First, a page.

"I remember queuing here at 4am, coming back from clubs. You're part of a ritual, all sorts of people standing under leaching, unforgiving fluorescent lighting - it must be the brightest place in London. The night we shot was Hallowe'en, which added another dimension of strangeness. A vampire wandered in at one stage, but it wasn't intentional. Every night here is a weird night. You get a such an eclectic mix of people: businessmen, policemen queuing for their dinners, clubbers, prostitutes, and shift workers. We arrived at 5pm and left at 6am and it was never empty. There were moments when there were big rushes, like around midnight when the pubs close, people come in and stand at a Formica counter, chewing, staring vacantly with rubbish around their feet, totally unglamorous. At 6am, it's just as busy, but there is a funny merging of the people who are just getting up and the people who are on their way home after a night out. A chauffeur had driven all the way from Park Lane and was driving back. The bagels are almost incidental, I'm more interested in the people. It's a strange meeting place for different tribes."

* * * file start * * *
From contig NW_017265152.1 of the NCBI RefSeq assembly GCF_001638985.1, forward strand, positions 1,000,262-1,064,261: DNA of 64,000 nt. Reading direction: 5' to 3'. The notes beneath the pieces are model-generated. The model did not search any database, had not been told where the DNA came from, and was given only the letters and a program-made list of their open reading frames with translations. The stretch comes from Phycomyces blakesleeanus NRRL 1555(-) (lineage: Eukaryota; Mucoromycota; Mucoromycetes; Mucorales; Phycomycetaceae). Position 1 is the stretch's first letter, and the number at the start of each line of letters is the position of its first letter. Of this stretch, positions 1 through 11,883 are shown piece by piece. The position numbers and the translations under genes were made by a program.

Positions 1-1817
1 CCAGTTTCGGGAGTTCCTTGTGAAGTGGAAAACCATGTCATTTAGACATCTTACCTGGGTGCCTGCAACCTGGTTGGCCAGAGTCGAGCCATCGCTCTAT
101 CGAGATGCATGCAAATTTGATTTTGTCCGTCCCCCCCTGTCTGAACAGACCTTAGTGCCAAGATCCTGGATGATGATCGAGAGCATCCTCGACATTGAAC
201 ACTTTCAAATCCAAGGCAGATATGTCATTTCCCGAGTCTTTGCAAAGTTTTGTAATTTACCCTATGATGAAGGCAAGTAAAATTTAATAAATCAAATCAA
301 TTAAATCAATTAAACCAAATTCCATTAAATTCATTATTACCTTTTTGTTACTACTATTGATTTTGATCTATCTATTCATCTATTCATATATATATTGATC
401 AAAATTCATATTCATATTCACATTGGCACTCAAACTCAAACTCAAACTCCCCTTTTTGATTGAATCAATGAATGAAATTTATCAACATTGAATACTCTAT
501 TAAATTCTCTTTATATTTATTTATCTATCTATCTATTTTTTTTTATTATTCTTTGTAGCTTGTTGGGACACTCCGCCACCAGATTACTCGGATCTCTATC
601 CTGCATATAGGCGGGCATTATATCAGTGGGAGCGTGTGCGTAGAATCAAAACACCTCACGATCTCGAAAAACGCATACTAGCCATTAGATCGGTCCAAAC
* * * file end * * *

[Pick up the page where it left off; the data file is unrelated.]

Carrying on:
The kebab house

Photographed by David Modell

Among many political projects, David Modell documented the disintegration of the Tories at the last election, which earned him a prize at the 1998 World Press Photo Contest. He also specialises in nudes. Modell chose to photograph a local restaurant, described by its owners as an authentic Turkish kitchen run by Kurds.

"The food at the Mangal is superb and it represents what I really like about London in a strange way. It's in a part of the city that is incredibly varied ethnically and the clientele is extremely varied racially. The atmosphere is entirely positive and enjoyable. The customers understood immediately why I was shooting it. The chef, Brahim Opuz, is also one of the owners. All cooking takes place on that ocakbasi grill. Brahim does it until he gets too hot and sweaty. It's extremely hot work, you're only a few feet from the fire. He said that to be a good ocakbasi cook you have to know your meats and also there's lots of interaction with customers - you're on display. I photographed a Kurdish woman who arrived in London that day. Her son lives in Hackney and he took his mother there because he told her the food was authentic. She agreed."